17. PRC Military Spending
BBC News (“CHINA TO BOOST MILITARY SPENDING”, 2009/03/04) reported that the PRC says it will increase military spending by a “modest” 14.9% this year to 480.6bn yuan ($70.2bn). The money will pay for better salaries, modernisation, and “capacity building programmes” including counter-terrorism and disaster relief, a spokesman said. The PRC’s military is for self-protection and does not pose a threat to any country, said official Li Zhaoxing. Analysts say the increase marks the 19th double-digit boost in defence spending by the PRC in the last 20 years.
18. PRC Food Safety
Associated Press (“CHINESE FAMILIES PLAN LAWSUIT IN MILK SCANDAL”, Beijing, 2009/03/04) reported that in recent months, courts across the PRC refused to accept the lawsuits from families whose children were killed or sickened by tainted milk. Now, in a turnaround, hundreds of families are planning to file suit after the country’s highest court said this week that cases would be accepted. The move signals a change in the way Beijing is handling fallout from the scandal. A government-sanctioned compensation plan had been expected to ease public anger, but instead it gave embittered, outspoken parents across the PRC a common cause.
19. PRC Tibet Issue
Reuters (“CHINA SAYS TIBETAN “PROTEST” WAS CELEBRATION”, Beijing, 2009/03/03) reported that monks who gathered outside a Tibetan monastery on Sunday were celebrating their new administrator, not protesting, a top official was quoted saying on Tuesday, rejecting foreign reports of the incident. Shi Jun, Communist Party boss in an ethnically Tibetan part of western Sichuan province, said there is complete religious freedom in his area and foreign news reports had misrepresented a simple celebration, the official Xinhua news agency reported. “This was a normal religious activity but had been distorted as ‘Tibetan lamas protest’ by some foreign media with ulterior motives, we are indignant toward the distorted news reports based on hearsays and are disappointed at those western media,” Xinhua quoted him saying.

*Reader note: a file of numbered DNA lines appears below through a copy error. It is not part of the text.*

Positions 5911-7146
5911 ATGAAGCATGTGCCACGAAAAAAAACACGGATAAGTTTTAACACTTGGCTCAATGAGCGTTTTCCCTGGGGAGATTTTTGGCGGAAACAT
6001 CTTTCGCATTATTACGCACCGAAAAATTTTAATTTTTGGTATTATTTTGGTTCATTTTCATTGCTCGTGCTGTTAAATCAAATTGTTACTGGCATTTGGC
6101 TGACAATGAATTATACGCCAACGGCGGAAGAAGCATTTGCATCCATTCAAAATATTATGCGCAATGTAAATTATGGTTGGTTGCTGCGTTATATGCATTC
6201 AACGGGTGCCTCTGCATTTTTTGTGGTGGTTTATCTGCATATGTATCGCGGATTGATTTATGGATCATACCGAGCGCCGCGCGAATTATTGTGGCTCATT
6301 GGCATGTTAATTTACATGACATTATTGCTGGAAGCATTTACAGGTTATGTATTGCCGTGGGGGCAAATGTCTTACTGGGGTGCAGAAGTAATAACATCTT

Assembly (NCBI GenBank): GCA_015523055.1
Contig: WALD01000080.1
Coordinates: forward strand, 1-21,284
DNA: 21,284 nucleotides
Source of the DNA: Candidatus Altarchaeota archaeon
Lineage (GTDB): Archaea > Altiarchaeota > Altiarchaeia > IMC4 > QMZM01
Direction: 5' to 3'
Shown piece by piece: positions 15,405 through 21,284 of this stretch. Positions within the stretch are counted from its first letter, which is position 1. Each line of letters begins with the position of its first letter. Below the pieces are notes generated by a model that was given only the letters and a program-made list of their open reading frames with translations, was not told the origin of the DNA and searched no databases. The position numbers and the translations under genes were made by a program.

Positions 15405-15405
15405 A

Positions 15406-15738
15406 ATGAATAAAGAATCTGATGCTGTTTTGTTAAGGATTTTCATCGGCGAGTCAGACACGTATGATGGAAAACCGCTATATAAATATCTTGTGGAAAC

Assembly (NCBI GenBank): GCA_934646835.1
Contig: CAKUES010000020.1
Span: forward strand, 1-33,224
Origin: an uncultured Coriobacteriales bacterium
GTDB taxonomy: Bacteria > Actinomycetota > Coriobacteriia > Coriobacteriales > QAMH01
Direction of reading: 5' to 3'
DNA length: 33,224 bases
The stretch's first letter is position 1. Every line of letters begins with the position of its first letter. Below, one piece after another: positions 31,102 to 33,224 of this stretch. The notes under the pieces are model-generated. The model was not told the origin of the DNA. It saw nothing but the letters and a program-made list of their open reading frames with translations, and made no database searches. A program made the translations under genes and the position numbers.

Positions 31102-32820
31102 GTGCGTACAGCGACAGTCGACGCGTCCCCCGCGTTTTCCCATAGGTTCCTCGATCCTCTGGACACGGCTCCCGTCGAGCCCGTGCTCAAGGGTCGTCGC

Associated Press (“TIBET INSTABILITY A RUMOR, GOVERNOR SAYS”, Beijing, 2009/03/05) reported that Qiangba Puncog, governor of Tibet, was quoted as saying by the Xinhua News Agency that reports of recent instability in the region were “pure rumor.” Puncog said that this year Tibet will have no “big problems” of stability and that the Tibetan people “have confidence in the (Communist) Party and the government.”
II. PRC Report
20. PRC Employment
Xinhua Net (Jiang Min, “SHENYANG HOLDS EMPLOYMENT PSYCHOLOGICAL COUNSELING FOR GRADUATES”, 2009/03/03) reported that in view of the anxiety and psychological pressure of graduates for finding jobs, Shenyang city of Liaoning province launched employment psychological counseling for university graduates in the municipal human resource market on March 3 rd . A telephone hotline was open at the same time, welcomed greatly by graduates. This activity is organized by Shenyang Civil Office and the municipal Psychological Volunteer Association. The sponsors said this kind of activity will continue to help more people.
21. PRC Government
Xinhua Net (Wei Minli, “MAY 12TH TO BE NATIONAL “DISASTER PREVENTION AND MITIGATION DAY””, 2009/03/03) reported that according to National Committee of Disaster Mitigation and Ministry of Civil Affairs, approved by the State Council, May 12 th was designated national “Disaster Prevention and Mitigation Day” from 2009. The event was created to arouse awareness of the public about disaster prevention and mitigation, to publicize relevant knowledge, and thus to mitigate the damage of disasters to the maximum degree.
22. PRC Civil Society
Shenzhen Business News (Zheng Ying, “SOCIAL WORKER GROUP GOES TO DISABLED PERSON’S EMPLOYMENT BASE”, 2009/03/04) reported that 5 professional social workers from Shenzhen Charity and Public Welfare Network organized a Social Worker Group yesterday afternoon. The Group will go to disabled people’s place of employment and live with them together, to provide help with emotional adjustment, physical and psychological care, resource coordination and so on. It is understood that such groups will be launched in succession in various cities.